SPF safety skills

SPF roof system installations present unique worker safety challenges

Spray polyurethane foam (SPF) roof systems have unique chemical components, application techniques and worker protection requirements not commonly found in a majority of roof systems. Although several hazards common to many roof system installations are equally common with SPF roof system installations, roofing contractors face unique challenges when implementing controls to minimize SPF hazards because of the unconventional nature of SPF materials.

SPF background

Airless spray equipment is used by an applicator to apply a two-component mixture to form an SPF roof system base. Component A of the mixture typically is methylene diphenyl diisocyanate (MDI) or a similar isocyanate-based compound that forms a liquid that expands and cures into a closed-cell foam when combined with the mixture's B side, a polyol resin.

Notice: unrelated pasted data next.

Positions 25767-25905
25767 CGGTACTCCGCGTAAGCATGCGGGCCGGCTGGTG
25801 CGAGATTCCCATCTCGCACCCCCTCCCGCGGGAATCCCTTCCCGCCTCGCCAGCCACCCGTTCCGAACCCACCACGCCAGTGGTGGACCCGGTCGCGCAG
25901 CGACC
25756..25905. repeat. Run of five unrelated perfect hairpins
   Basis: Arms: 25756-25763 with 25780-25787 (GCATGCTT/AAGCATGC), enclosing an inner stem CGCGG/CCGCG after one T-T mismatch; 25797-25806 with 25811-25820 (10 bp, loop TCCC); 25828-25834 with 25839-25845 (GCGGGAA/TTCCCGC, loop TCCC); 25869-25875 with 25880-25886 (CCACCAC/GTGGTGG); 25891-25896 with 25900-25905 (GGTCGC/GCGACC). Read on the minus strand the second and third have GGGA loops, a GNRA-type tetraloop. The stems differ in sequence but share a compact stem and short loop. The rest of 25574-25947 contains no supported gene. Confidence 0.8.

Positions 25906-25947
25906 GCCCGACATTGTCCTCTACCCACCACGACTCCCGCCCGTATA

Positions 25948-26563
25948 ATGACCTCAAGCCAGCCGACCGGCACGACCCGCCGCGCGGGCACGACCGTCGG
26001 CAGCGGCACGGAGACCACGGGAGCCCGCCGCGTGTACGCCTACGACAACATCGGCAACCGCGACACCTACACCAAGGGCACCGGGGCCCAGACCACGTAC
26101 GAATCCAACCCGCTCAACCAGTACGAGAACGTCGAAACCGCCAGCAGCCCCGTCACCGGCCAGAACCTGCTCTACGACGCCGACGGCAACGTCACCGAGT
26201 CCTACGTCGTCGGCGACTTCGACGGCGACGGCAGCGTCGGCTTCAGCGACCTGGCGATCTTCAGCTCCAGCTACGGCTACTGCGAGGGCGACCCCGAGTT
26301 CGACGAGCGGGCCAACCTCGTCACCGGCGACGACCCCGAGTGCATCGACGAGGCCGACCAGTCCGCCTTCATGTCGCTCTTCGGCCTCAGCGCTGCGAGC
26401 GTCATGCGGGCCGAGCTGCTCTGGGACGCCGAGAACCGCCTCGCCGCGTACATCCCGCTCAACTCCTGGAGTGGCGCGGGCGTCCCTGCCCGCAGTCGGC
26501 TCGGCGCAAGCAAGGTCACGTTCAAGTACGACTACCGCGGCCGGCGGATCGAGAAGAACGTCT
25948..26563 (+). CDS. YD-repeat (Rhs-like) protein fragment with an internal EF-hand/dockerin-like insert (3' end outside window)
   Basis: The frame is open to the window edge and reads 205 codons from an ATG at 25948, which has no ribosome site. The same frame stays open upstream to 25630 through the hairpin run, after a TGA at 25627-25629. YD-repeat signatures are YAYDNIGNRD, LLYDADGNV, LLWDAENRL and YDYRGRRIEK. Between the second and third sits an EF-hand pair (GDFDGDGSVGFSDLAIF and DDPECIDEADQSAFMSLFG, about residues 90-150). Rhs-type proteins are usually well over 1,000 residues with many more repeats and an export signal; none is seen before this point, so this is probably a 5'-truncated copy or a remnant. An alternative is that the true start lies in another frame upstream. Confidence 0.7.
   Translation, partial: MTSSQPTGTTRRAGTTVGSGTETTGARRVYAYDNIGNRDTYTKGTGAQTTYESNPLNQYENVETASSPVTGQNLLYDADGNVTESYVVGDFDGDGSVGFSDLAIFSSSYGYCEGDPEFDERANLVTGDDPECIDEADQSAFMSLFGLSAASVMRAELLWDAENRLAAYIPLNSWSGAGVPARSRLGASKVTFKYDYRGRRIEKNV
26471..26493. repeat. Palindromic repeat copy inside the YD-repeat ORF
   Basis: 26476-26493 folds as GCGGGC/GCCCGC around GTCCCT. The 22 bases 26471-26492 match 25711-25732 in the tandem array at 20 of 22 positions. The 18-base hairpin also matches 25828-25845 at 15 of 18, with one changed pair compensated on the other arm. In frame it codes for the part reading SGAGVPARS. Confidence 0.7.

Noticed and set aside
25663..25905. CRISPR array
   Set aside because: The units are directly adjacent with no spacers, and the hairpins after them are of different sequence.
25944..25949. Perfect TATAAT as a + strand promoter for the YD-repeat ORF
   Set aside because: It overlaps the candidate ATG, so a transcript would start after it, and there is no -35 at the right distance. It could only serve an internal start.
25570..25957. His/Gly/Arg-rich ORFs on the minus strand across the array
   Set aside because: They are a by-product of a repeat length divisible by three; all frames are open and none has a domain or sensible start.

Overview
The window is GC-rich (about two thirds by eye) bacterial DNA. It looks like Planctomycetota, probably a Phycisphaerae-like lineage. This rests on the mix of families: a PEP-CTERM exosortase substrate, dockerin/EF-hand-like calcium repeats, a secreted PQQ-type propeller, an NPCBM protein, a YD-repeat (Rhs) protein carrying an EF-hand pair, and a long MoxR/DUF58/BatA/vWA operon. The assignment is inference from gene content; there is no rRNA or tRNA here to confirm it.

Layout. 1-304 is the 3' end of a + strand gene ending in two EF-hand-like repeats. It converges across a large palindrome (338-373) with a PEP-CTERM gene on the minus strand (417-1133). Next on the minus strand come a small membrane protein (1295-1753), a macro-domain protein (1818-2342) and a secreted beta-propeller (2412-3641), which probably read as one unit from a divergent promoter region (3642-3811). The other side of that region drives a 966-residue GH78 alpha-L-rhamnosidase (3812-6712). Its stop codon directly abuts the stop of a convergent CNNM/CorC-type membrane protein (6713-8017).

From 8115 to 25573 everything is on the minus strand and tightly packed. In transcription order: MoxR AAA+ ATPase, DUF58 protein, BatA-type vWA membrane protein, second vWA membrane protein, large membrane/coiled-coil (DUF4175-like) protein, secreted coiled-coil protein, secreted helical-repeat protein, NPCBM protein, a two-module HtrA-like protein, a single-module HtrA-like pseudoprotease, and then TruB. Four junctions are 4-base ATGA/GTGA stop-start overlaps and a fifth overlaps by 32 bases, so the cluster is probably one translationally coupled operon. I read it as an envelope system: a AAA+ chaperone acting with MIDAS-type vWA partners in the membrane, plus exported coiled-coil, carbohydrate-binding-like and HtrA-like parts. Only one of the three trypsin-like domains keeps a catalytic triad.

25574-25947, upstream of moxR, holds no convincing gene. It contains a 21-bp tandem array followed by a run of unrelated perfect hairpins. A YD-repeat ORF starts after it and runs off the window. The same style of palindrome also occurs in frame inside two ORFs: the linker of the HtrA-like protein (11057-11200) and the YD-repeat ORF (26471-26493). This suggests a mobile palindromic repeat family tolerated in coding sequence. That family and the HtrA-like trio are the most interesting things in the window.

Isocyanates are a group of chemicals used in the manufacture of polyurethane plastics, synthetic rubbers, foams, paints, varnishes and adhesives. Polyol resin is a chemical used to formulate polyurethanes; in the case of an SPF roof system, it is a high-density polyurethane foam.